A Yankee is a type of accumulator most commonly used in horse racing. Four selections are required and they are put into various multiples. The bet consists of the following: six doubles, four trebles, and one four-fold, making 11 bets in total. Two winners are required in order to secure a return on the bet and that would amount to one double. Three winners would mean a treble and three doubles had won. Four winners would mean all 11 bets are landed.

If we take a look at the famous Willie Mullins four-timer on the opening day of the Cheltenham Festival in 2015, we can see what kind of returns can be made. Douvan (2/1) and Un De Sceaux (4/6) won the opening two races. If £11 had been staked (£1 for each bet of the 11) then there would already be a guaranteed return of £5 as a double had been completed.

After Faugheen (4/5) won the next leg, the Yankee would now have three doubles and a treble and the bet would be in profit, returning £22.40 with a profit of £11.40. After Annie Power fell at the last and stablemate Glens Melody (6/1) came through to win, the accumulator now would have presented a return of £224.47, with a profit of £213.47. A Yankee can also be placed each-way, applying the same rules but twice the stake (22 bets). Only two horses need to place in order to guarantee some sort of return on the investment.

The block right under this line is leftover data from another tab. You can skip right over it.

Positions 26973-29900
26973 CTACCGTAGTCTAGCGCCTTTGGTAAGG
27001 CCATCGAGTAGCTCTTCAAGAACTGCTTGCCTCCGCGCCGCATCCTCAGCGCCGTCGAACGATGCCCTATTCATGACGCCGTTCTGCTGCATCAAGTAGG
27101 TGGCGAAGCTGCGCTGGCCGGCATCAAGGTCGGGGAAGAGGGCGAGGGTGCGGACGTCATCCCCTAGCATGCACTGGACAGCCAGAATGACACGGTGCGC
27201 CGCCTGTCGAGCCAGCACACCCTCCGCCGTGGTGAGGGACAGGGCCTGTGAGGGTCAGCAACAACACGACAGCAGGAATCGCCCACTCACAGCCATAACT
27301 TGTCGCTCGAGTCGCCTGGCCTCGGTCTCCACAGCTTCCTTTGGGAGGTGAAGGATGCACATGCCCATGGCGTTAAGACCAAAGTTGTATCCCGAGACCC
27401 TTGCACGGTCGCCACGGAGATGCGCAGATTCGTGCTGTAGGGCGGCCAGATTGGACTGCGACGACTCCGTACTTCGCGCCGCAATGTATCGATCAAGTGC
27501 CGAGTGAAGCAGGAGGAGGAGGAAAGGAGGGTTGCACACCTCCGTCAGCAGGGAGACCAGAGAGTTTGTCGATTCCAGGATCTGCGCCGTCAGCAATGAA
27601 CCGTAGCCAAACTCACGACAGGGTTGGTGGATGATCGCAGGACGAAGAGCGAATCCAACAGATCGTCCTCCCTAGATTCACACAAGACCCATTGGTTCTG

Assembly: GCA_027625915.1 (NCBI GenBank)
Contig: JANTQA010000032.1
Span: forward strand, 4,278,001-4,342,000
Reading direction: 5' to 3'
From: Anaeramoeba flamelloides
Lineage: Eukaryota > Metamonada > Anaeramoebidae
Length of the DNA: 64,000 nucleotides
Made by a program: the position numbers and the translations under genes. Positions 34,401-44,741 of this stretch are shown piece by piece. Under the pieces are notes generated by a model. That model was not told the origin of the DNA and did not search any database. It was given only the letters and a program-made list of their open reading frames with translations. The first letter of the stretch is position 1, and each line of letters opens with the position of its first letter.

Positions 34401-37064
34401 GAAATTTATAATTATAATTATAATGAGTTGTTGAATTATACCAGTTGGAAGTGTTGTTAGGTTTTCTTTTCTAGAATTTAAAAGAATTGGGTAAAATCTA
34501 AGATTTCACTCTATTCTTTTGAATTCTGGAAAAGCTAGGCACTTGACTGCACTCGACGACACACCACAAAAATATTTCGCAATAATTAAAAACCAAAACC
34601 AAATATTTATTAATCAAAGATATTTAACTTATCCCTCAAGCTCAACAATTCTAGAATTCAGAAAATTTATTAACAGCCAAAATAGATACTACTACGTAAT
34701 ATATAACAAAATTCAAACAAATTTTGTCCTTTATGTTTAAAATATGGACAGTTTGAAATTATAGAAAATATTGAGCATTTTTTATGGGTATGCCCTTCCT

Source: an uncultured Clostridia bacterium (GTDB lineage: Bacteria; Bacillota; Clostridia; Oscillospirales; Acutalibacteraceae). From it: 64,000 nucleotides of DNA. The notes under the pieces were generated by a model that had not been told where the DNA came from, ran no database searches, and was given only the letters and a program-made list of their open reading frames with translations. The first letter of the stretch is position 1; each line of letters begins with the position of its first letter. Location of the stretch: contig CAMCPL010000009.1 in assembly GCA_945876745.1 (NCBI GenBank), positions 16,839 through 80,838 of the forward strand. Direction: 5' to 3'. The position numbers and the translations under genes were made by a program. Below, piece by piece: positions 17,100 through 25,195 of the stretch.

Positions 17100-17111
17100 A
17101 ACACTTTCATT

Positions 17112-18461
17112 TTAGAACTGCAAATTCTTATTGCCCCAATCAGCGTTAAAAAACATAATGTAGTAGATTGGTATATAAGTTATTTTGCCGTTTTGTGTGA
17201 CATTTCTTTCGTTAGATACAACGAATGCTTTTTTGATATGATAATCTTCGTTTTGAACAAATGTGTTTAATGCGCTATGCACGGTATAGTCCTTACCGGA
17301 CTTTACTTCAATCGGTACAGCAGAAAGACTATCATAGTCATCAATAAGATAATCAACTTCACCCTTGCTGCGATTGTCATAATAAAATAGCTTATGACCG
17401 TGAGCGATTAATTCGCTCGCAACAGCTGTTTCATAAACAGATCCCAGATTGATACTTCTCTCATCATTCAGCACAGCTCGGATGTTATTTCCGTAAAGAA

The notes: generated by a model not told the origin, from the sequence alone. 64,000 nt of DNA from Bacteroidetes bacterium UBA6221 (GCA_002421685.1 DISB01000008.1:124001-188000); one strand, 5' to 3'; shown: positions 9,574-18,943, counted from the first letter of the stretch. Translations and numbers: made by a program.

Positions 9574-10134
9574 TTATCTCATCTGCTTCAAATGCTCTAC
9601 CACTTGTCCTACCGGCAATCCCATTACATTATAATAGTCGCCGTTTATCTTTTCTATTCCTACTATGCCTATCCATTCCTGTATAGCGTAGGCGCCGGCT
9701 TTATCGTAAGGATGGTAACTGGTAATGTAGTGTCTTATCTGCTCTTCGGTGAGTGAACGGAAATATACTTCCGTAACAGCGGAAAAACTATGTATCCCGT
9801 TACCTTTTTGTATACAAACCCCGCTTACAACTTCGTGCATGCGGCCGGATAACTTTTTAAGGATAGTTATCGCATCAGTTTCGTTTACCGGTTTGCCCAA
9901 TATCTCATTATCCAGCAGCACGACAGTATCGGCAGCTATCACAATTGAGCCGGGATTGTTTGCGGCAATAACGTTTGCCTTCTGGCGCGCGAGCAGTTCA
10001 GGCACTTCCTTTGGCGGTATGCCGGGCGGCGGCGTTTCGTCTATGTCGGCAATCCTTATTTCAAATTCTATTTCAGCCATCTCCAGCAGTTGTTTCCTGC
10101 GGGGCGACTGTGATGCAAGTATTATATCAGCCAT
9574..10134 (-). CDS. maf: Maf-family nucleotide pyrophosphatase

Yankees also appear as part of other bets. For example, the Lucky 15 is almost an extension of the Yankee. As its name suggests, it consists of 15 bets. It’s the same 11 bets as a Yankee, plus an additional four single bets. Sometimes with this bet, bookmakers offer a bonus if only one horse wins, but you should always check terms and conditions to see if this incentive applies.

An alphabet accumulator is another that has a Yankee within its format. It also has two patents and a single six-fold, which altogether totals the same number of bets as there are letters in the English alphabet. A Super Yankee works on the same principles as a Yankee, but with five selections instead of four, this too totalling 26 bets (10x doubles, 10x trebles, 5 four-folds and a single five-fold).

It is believed that the term Yankee is so-called after an American won a vast amount of money somewhere in Great Britain. He placed multiples in a betting shop and his portfolio of bets makes up today’s Yankee.